Eclipse documentary producers

Putting together the finishing touch – SIU Carbondale students Marcia Kuhlman, left, and Malea Bailey, right, are putting the final touches on their student-produced documentary “2.38 – A Glimpse Into the Eclipse. The 35-minute documentary chronicles the Aug. 21 total solar eclipse on campus. The screening is at 7 p.m. Dec. 1 in Morris Library’s John C. Guyon Auditorium. (Photo by Russell Bailey)

November 27, 2017

Students’ eclipse documentary set for screening Dec. 1

by Pete Rosenbery

CARBONDALE, Ill. — As Southern Illinois University Carbondale students Malea Bailey and Marcia Kuhlman started to chronicle the thoughts and impressions of incoming students about the fall 2017 semester and the Aug. 21 eclipse, their plans for short social media clips soon evolved into a documentary. 

“Originally it started through New Student Programs and it just grew,” said Bailey, who with Kuhlman, is putting the final touch on “2.38 -- A Glimpse Into the Eclipse.” The documentary screening is at 7 p.m., Dec. 1, in Morris Library’s John C. Guyon Auditorium. The screening is free and open to the public. 

Project “grew on its own” 

“It just grew on its own because of how everyone’s stories came together. We felt almost obligated to do it because of how enthusiastic people were with the stories they shared,” Bailey said. 

The film’s tag – “Two minutes. Thirty-eight seconds. Thirty thousand people. One community” sums up the unity that Bailey and Kuhlman saw across campus that day. Working with New Student Programs (NSP) in documenting new student move-in and other activities before the semester began on Aug. 22, Bailey and Kuhlman also assisted the university’s social media campaign with the 2017 eclipse coverage. 

“The idea of the documentary came as the day of the eclipse unfolded,” Kuhlman said. “We initially planned on maybe making something small and giving it to NSP for promotional things … but as the day went on and we met so many people with so many amazing backgrounds, we wanted to do something bigger. Thankfully, everyone involved in the day and in helping us acquire all of our footage has been incredibly supportive.” 

Getting a complete picture 

The documentary includes interviews with Chancellor Carlo Montemagno; Gena Stack, assistant director of New Student Programs; and Bob Baer, a specialist with the Department of Physics and eclipse committee co-chair.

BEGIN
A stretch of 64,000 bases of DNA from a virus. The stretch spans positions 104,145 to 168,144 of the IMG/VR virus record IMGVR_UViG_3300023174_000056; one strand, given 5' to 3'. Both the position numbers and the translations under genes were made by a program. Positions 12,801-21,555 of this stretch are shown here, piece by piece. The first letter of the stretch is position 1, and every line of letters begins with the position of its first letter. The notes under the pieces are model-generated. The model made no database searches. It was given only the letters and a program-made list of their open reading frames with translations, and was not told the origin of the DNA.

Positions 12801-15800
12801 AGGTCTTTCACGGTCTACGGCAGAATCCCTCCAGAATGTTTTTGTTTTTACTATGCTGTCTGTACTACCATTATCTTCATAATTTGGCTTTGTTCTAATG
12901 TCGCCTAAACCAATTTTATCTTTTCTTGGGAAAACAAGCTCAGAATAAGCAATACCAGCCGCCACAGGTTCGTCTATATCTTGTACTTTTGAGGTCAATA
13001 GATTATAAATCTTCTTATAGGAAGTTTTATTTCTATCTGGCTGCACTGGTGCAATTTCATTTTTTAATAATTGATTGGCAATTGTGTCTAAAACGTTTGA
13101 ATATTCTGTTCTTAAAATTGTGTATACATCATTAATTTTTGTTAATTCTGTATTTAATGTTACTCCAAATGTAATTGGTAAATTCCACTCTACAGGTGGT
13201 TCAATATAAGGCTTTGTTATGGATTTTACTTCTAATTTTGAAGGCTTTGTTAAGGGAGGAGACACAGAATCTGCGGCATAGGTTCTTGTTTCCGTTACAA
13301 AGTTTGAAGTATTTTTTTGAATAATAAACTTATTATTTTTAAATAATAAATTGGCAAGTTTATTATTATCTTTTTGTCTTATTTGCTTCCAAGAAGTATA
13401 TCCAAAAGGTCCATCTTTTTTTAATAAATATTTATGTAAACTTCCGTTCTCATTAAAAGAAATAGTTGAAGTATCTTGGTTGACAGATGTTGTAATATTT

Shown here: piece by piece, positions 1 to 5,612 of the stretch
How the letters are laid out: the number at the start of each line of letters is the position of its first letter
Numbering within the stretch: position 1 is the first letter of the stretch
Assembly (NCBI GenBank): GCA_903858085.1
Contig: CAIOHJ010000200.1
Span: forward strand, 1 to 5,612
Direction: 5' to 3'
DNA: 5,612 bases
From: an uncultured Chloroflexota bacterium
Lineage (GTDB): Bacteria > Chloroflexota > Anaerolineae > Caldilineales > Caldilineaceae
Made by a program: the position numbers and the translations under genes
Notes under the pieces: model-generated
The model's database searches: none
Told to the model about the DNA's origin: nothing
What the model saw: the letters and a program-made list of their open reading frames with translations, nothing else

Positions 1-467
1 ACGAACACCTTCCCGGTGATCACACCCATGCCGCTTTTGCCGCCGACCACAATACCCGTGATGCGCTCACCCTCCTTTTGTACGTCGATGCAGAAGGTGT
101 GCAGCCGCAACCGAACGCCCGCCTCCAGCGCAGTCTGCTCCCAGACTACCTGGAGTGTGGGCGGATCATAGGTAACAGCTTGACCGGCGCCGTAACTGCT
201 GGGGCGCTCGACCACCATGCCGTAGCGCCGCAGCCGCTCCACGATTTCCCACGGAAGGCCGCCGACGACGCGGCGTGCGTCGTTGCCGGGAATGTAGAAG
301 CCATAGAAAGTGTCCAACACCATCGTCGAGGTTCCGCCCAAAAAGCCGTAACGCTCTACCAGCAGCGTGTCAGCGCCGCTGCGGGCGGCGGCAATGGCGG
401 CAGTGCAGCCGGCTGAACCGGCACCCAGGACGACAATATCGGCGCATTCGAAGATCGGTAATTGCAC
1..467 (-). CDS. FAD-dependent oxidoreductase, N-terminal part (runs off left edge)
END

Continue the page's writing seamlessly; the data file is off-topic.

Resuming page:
“We just tried to encapsulate as much as we could from that day and that week and to show how it touched everybody. ; that is just wasn’t the 2:38 of totality,” Bailey said. “It was an entire weekend – the entire experience. It was the years SIU has been preparing for this.” 

One of the documentary’s challenges was time, Kuhlman said. 

“This project, being independent, has been very fluid and adapting as we go, and I personally underestimated the work and time that would have to be poured in to get the caliber of project that we are putting out,” she said. 

Caleb Gomes, a junior music major from Du Quoin, created the documentary’s musical score

University documentary planned for January screening 

This project is separate from the eclipse documentary that the College of Mass Communication and Media Arts (MCMA) is producing for the university. The MCMA project is set for screening in late January. 

Bailey said MCMA faculty including Deborah Tudor, interim dean; H.D. Motyl, Radio, Television, and Digital Media; and Jennida Chase, Cinema and Photography, have been helpful and very supportive with this project. 

Work with New Student Programs 

Bailey, who is from Medora, about 20 miles north of Alton, is a junior majoring in radio, television, and digital media with a specialization in video production. Kuhlman is a junior in physiology from Campbell Hill. They started with New Student Programs as orientation leaders a year ago, showing prospective students and their families around campus. 

Bailey and Kuhlman used SIU Snapchat to post activities on campus prior to the eclipse. The experience allowed them to make connections with many different teams of researchers and they received feedback and encouragement for the documentary project, Stack said. Both did a good job networking with the researchers and professionals on campus for the eclipse. 

“This is a great way to document the experience,” Stack said. “It was such a unique thing to happen on campus — to be able to showcase not only the event itself and the way the university performed, but to also showcase the talents of our students.”